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Portugal knocks syndication plans on head, DBRS looms closer
October 6, 2016 / 2:12 PM / a year ago

Portugal knocks syndication plans on head, DBRS looms closer

* Syndication not mentioned in Q4 plans

* Investment-grade rating hangs by thread

By Helene Durand and Laura Benitez

LONDON, Oct 6 (IFR) - Portugal has quietly ditched plans to raise funding via a syndication as concerns around the sovereign’s eligibility for the ECB QE programme continue to pressure the country’s bonds.

The sovereign in its third quarter guidelines had announced its intention to issue bonds using a combination of syndications and auctions.

However, the mention of a possible syndication was dropped on Monday when the sovereign released guidelines for Q4.

Unlike auctions, which tend to be run-of-the-mill affairs, syndications can leave sovereigns more exposed to execution risk as banks need to find enough demand to cover a transaction.

While Portugal’s Q4 statement said it would continuously monitor market conditions and that this may result in a change of the guidelines, the sovereign has little chance to access the market until October 21 at the earliest.

That is when DBRS will say whether it has kept Portugal’s rating in investment-grade territory - the last thread keeping the country’s debt eligible for the ECB purchase programme.

“If there is a way for Portugal to remain in the QE programme, then their funding programme can go on as planned,” said John Taylor, portfolio manager, fixed income at Alliance Bernstein.

“If that isn’t the case, there would be a negative reaction in the market and it’s difficult to say exactly what sort of impact that would have on their yield and spread.”

Ten-year Portuguese government yields have risen since the beginning of the year as concerns around the health of the country’s economy and banking sector have escalated.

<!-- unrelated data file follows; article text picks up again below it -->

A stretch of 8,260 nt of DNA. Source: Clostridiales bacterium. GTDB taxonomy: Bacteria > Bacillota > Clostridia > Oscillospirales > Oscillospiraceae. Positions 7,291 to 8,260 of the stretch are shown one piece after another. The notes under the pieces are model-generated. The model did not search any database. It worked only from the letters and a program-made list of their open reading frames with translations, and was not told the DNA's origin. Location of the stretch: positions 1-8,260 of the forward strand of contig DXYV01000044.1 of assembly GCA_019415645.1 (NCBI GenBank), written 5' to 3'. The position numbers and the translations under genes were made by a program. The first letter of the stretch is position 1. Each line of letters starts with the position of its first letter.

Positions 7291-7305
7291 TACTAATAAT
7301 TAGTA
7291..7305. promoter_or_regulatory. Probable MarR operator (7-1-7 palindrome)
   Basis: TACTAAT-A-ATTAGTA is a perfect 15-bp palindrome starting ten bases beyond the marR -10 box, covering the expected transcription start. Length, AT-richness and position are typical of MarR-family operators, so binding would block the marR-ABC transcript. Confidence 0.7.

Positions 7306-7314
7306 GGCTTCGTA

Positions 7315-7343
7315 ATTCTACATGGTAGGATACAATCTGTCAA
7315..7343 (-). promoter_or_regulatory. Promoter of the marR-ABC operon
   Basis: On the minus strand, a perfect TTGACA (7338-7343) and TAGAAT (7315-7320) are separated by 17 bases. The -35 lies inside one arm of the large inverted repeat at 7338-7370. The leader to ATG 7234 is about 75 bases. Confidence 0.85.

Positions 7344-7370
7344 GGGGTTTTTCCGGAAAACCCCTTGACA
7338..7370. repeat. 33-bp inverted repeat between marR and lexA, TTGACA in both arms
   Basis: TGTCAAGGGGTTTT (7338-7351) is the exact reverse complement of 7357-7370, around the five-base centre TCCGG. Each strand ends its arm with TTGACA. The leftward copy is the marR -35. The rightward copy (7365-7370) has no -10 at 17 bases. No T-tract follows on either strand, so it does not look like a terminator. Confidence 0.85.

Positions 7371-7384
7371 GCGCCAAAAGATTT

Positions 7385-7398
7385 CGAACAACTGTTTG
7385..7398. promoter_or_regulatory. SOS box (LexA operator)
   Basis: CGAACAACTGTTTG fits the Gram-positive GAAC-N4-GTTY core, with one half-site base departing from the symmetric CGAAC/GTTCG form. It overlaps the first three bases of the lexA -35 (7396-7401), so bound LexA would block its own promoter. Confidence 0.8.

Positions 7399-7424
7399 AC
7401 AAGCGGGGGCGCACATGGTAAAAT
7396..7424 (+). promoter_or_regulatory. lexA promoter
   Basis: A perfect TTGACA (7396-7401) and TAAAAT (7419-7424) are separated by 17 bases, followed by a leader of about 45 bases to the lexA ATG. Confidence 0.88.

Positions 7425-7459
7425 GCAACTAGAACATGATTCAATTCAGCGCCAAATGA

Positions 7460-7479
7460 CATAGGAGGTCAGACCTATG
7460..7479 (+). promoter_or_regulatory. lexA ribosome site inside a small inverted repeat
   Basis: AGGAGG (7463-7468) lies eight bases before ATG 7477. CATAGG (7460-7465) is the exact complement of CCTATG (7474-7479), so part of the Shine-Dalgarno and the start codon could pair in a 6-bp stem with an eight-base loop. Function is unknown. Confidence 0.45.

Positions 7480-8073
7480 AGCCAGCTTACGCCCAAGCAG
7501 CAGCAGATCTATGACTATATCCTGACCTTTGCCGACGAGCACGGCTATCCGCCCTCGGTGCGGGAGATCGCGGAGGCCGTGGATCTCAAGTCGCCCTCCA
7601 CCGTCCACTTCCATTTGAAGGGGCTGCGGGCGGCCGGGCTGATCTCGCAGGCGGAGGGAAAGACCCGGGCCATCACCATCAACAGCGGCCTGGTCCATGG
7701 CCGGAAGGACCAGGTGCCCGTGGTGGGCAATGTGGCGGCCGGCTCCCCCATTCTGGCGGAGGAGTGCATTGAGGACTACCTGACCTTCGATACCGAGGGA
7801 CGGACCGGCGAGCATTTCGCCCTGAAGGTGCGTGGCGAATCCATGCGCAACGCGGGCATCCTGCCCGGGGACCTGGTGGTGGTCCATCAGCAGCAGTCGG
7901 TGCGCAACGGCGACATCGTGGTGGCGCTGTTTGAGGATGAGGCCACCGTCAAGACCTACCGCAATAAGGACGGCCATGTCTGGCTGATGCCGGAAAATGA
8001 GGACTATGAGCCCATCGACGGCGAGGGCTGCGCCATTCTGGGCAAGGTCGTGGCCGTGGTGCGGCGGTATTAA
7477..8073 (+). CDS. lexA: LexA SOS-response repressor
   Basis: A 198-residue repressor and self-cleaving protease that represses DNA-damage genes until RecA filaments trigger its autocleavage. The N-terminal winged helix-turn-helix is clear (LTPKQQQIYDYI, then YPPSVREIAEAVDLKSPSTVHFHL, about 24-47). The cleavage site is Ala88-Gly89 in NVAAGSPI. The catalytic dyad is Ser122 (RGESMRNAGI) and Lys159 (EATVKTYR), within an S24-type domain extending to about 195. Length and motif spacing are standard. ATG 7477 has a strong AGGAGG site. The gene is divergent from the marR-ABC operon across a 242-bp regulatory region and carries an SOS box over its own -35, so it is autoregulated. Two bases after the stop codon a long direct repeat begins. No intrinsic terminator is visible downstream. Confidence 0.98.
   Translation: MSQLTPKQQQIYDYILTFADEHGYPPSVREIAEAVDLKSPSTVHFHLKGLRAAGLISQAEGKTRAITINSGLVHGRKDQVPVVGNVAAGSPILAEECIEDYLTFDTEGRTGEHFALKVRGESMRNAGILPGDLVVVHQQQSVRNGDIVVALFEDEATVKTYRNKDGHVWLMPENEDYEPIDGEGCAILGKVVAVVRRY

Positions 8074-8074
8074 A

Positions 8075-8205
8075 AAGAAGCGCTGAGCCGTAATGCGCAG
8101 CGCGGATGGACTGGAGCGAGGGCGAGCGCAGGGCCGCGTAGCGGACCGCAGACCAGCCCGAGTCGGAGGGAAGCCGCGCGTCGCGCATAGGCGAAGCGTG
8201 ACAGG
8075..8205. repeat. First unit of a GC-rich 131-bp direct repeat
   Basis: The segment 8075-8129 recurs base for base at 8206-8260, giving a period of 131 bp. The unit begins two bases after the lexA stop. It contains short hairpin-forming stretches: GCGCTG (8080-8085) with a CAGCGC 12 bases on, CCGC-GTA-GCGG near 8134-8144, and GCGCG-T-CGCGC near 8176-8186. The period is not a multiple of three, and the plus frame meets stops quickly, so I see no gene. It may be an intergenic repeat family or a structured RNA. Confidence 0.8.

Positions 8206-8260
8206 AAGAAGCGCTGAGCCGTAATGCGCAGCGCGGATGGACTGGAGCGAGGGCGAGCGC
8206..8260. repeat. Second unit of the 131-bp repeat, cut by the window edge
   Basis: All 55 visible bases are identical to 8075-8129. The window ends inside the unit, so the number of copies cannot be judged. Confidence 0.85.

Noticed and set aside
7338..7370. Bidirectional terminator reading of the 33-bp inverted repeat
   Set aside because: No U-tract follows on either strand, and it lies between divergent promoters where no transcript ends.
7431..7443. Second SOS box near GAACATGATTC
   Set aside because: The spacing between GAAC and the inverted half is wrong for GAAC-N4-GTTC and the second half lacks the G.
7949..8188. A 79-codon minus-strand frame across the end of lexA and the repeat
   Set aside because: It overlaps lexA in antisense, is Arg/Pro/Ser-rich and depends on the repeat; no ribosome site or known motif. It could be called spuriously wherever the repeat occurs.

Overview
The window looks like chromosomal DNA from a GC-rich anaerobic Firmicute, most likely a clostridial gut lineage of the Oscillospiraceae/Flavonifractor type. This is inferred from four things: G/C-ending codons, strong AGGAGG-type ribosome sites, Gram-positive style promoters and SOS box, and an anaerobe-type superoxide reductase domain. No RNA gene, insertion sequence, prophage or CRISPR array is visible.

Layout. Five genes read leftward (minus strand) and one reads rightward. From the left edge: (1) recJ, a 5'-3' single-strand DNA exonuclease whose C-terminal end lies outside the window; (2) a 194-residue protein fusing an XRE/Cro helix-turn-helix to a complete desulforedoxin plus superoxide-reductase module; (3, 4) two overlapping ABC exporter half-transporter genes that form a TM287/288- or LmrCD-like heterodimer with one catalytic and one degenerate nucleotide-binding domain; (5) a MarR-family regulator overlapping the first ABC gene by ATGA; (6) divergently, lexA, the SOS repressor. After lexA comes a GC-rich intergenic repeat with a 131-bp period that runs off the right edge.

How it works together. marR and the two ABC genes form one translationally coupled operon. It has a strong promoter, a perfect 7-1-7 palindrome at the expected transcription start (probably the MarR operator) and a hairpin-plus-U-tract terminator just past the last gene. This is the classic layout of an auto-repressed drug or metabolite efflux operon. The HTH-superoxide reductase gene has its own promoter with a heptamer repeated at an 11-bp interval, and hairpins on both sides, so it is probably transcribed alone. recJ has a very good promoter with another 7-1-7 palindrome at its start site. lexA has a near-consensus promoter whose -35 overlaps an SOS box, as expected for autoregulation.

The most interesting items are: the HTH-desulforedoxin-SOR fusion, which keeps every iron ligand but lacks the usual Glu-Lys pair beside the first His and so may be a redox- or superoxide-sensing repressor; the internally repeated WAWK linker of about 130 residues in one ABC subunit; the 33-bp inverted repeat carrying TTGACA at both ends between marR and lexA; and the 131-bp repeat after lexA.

They were quoted at 3.52% on Thursday afternoon, having started the year at 2.56%, according to Thomson Reuters data.

“Portugal is already trading around 250bp wide of Spain so the market is acknowledging this risk to some extent,” said Taylor.

“Greece is yielding 8.5% versus 3.5% for Portugal and is much lower rated but does indicate that Portuguese yields could move quite a long way in this scenario.”

Things have not been helped by comments made by DBRS’s head of sovereign ratings. He told Reuters in the middle of August that while the outlook on the sovereign’s BBB (low) rating remained stable, pressures appeared to be mounting.

He told the FT on Thursday that Portugal was in a “vicious circle” and had “large structural problems.”

Moody’s and Fitch downgraded the sovereign to junk at the end of 2015, to Ba1 and BB+, joining S&P, which already rated it at BB+.


The failure to conduct a syndication in the third quarter has also meant Portugal could now fall short of the 18bn-20bn gross issuance target it had outlined for 2016.

According to a presentation dated September 22, the IGCP said it had raised 13bn of medium and long-term debt between January and July this year. Since then, it has raised 1.75bn in two auctions. Even if Portugal manages to print the upper end of the auction amounts it has outlined for Q4, it will still fall short of its yearly target, potentially by as much as 3.25bn.

Portugal’s IGCP was not immediately available for comment. (Reporting By Laura Benitez, Editing by Julian Baker)

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